Amnesty International’s findings provide evidence that the Syrian government systematically subjected civilians in Daraya, Madaya, eastern Aleppo city, and the al-Waer neighbourhood in Homs city to unlawful sieges, arbitrarily restricting access to humanitarian and medical aid indispensable for the survival of civilians. Furthermore, the government conducted air and ground assaults on civilians and civilian objects such as hospitals, markets and residential buildings, killing and injuring hundreds of civilians, based on documentation by local monitoring groups. The figure is likely higher; it has been difficult to document casualty figures during the conflict. These assaults constituted either direct attacks against civilians and civilian objects or indiscriminate attacks in densely populated areas. They therefore violated international humanitarian law and, in many cases, amounted to war crimes.
The evidence also shows that armed opposition groups unlawfully besieged Kefraya and Foua, arbitrarily restricting access to humanitarian and medical aid and confiscating medical supplies from aid convoys. They shelled civilian areas using explosive weapons with wide area effects in what amounted to indiscriminate attacks, killing and injuring hundreds of civilians. These attacks violated international humanitarian law and, in many cases, amounted to war crimes.
After years of sieges and bombardment, civilians from these areas were either ordered to evacuate or the actions of the government compelled them to surrender. Many told Amnesty International they had no choice and recounted bitter moments of scrambling to leave their homes with minimal belongings. In most instances this displacement was not carried out for civilians’ security or an imperative military necessity. That means it violated the prohibition of forced displacement under international humanitarian law, amounting to a war crime. Furthermore, Amnesty International has concluded that the sieges, unlawful killings and forced displacement by government forces are part of a systematic as well as widespread attack on the civilian population, therefore constituting crimes against humanity.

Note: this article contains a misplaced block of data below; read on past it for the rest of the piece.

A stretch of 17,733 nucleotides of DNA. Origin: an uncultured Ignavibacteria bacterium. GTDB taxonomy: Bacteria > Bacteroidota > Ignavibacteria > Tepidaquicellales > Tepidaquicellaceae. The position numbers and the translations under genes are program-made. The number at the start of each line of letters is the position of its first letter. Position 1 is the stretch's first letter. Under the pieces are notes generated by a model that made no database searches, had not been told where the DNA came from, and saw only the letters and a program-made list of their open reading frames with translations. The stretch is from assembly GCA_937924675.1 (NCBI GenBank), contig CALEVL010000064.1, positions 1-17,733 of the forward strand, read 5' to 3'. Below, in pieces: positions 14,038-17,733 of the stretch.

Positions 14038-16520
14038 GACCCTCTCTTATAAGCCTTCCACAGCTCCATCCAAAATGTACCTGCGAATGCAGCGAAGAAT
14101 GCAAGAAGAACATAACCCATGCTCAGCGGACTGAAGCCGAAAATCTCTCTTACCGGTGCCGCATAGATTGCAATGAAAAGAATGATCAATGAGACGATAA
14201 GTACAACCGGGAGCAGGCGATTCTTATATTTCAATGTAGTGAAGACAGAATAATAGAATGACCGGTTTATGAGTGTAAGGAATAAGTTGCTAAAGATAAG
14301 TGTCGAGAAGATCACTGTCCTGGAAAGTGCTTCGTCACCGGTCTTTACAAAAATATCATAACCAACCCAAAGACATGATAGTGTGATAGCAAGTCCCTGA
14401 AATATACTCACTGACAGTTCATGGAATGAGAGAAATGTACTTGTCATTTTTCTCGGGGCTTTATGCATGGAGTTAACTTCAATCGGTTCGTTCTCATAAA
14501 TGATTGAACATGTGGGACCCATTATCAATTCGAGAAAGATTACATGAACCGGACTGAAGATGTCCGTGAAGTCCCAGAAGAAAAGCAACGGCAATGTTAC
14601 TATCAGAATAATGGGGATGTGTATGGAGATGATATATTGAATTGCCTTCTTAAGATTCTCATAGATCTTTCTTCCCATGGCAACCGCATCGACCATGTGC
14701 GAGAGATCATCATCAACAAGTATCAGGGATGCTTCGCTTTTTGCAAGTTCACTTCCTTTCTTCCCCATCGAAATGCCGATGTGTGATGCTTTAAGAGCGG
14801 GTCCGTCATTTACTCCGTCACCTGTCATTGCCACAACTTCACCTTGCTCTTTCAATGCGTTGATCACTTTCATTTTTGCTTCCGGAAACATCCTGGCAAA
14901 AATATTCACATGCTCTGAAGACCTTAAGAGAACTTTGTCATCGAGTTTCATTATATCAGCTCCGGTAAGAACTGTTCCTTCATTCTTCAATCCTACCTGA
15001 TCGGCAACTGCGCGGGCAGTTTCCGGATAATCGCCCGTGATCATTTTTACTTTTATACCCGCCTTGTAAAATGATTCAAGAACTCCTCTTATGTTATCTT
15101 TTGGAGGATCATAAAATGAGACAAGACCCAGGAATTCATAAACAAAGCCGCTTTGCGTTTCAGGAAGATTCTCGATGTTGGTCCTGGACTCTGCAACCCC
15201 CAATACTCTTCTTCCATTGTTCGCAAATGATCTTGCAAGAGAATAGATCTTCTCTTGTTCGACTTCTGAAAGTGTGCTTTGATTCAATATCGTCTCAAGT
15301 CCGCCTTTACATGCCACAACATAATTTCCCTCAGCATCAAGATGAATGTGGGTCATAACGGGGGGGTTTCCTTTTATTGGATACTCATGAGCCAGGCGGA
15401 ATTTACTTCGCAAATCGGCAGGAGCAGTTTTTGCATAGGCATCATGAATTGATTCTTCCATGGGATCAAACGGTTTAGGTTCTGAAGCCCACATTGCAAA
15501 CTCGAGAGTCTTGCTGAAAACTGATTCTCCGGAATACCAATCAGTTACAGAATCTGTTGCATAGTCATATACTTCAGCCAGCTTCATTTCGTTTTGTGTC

Thousands of civilians forcibly displaced by these agreements are now suffering dire conditions; some are living in makeshift camps with minimum access to humanitarian aid and essential services, while others are struggling to cover their rent and other expenses such as water and electricity. The vast majority of them are unable to return to their homes. Meanwhile, the Syrian government is pressing ahead with measures that include requiring security checks for land and property transactions, seizing the homes of some of those displaced, and replacing old records, making it hard to prove ownership rights or to demand remedies. Furthermore, the government is undertaking controversial reconstruction plans that may alter several affected areas in the absence of their original inhabitants, undermining those displaced inhabitants’ right to return.